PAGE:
Kathleen Koman in Harvard Magazine:
Nociceptive or somaticpain — a normal response to noxious stimuli — is essential for life. It tells you to pull your hand away from a flame or withdraw your mouth from a cup of hot coffee. If you break an ankle, the pain keeps you from walking around on it, so the bone can heal. Nociceptors are sensory receptors, or nerve endings, that react to mechanical, thermal, and chemical stimuli that may damage tissues. They relay nerve impulses — electrical messages from the site of injury in peripheral tissues such as skin, muscles, and joints — to the dorsal horn, an area in the spinal cord that acts as a switchboard. There, different chemicals determine whether these electrical messages reach your brain, where you actually perceive pain.
Nociceptive pain is very clear, says professor of anesthesiology Carol A. Warfield, chief of anesthesia, critical care, and pain medicine at Beth Israel Deaconess Medical Center in Boston. When you cut your finger, she says, you know darn well that it’s your finger that hurts; in fact, you could close your eyes and easily identify the location of the cut. Usually you feel a sharp pain, then throbbing, and finally, after a short time, the pain goes away. Pain that occurs suddenly and has a real, definable source is considered acute pain. Rapid in onset and relatively short in duration, it generally follows a traumatic event such as a bone fracture or a surgical procedure, but can occur in other situations, such as when a hemophiliac suffers internal bleeding. Doctors often treat acute pain with strong drugs, knowing that it will fade as the healing process takes over.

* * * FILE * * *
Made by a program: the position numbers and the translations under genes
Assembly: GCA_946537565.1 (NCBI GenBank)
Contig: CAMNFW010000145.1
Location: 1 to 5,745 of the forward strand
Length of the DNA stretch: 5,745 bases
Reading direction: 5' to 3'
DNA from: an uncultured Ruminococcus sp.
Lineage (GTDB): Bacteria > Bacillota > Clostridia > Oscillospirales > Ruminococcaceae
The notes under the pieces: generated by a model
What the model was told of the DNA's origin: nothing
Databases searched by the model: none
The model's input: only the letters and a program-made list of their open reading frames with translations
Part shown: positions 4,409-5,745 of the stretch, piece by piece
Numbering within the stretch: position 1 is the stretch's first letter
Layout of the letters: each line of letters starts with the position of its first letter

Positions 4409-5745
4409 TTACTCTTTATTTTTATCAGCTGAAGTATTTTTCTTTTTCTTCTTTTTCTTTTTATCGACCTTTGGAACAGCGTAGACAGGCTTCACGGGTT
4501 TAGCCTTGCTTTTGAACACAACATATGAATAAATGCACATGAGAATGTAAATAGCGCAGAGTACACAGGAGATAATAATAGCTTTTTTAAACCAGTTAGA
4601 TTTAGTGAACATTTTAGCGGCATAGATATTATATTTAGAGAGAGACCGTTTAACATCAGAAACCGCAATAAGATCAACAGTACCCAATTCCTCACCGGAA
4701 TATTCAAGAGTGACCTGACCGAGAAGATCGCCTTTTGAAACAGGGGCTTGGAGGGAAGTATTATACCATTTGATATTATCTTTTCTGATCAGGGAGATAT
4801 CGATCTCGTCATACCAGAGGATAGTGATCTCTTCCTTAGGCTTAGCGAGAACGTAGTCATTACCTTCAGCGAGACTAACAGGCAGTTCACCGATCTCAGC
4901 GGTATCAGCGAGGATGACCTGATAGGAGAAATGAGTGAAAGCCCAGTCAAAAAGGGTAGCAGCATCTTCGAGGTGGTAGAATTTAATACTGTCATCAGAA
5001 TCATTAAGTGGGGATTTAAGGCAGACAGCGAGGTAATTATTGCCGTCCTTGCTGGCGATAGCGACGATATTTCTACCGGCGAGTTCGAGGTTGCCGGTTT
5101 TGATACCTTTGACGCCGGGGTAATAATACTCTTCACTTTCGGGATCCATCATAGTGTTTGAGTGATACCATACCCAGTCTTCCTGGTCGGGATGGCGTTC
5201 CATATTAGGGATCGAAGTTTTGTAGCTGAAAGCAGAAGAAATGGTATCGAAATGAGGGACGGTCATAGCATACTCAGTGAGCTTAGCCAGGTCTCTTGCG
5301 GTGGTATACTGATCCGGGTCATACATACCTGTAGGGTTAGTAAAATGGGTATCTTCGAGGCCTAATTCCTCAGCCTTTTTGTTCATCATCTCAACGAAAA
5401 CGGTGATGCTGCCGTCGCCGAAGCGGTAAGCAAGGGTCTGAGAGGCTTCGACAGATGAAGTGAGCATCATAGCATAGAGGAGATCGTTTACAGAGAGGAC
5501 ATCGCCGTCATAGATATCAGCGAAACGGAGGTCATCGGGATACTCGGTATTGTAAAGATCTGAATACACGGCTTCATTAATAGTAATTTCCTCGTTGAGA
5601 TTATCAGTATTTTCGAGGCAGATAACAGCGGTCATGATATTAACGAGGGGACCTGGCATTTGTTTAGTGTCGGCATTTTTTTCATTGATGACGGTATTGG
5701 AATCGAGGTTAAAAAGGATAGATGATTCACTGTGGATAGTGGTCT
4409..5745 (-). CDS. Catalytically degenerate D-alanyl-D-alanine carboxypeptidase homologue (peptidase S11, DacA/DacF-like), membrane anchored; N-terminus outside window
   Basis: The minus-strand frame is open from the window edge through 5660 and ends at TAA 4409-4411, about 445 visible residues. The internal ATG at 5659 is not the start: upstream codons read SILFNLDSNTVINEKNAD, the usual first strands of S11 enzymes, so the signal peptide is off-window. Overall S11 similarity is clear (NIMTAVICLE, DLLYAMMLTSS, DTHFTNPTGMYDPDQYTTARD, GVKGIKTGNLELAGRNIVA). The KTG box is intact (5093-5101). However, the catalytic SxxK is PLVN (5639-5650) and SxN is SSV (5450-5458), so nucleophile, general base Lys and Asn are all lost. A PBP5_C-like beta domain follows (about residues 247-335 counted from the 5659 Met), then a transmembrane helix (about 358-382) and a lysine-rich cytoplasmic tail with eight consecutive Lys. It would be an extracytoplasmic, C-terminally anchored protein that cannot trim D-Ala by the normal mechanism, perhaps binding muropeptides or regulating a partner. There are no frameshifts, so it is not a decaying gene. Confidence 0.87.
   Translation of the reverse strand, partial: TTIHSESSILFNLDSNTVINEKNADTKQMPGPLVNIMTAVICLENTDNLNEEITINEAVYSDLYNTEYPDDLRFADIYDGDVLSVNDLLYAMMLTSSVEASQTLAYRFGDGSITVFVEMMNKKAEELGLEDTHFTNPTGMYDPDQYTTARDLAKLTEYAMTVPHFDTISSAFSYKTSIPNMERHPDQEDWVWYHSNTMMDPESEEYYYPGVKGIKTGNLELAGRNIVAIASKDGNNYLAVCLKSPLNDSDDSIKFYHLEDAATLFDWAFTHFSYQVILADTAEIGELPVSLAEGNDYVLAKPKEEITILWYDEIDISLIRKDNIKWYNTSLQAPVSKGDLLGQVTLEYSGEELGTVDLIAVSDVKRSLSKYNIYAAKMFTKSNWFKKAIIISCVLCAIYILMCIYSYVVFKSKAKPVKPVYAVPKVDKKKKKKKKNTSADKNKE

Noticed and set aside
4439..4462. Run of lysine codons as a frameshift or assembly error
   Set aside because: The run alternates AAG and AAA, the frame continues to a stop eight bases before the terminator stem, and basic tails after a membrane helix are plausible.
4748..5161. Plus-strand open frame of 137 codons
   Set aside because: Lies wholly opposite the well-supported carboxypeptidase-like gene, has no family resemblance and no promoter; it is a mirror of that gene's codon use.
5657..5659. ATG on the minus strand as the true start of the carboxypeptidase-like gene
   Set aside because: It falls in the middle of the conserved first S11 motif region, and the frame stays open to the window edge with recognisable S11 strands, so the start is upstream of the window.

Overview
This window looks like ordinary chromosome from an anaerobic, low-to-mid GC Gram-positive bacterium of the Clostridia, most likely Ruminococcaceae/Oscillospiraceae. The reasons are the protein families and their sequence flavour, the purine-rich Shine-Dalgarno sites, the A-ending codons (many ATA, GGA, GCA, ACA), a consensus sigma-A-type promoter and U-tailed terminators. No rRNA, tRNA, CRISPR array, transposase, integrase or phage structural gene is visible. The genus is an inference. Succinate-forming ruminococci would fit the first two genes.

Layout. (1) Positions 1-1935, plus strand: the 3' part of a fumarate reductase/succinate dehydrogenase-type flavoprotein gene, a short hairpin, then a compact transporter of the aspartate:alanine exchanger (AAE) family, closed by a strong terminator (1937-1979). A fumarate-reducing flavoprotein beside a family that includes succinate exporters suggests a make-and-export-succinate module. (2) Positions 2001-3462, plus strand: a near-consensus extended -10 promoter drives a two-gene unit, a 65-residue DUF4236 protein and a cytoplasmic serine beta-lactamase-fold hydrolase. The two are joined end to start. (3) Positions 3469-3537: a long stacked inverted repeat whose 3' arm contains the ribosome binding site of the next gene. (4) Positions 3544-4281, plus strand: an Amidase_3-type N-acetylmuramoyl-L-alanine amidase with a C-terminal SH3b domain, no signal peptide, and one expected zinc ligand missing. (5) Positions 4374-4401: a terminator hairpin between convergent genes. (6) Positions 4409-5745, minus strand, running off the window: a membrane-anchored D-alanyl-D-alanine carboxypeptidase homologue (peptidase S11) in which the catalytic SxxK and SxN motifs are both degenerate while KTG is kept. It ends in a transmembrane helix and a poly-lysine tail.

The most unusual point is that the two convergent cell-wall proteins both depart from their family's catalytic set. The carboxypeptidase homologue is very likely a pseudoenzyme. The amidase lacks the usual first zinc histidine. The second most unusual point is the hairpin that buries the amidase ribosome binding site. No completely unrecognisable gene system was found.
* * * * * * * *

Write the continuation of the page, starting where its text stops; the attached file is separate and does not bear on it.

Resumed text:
Sometimes, however, the pain message system goes awry, says Warfield, and people perceive pain for much longer than it’s useful.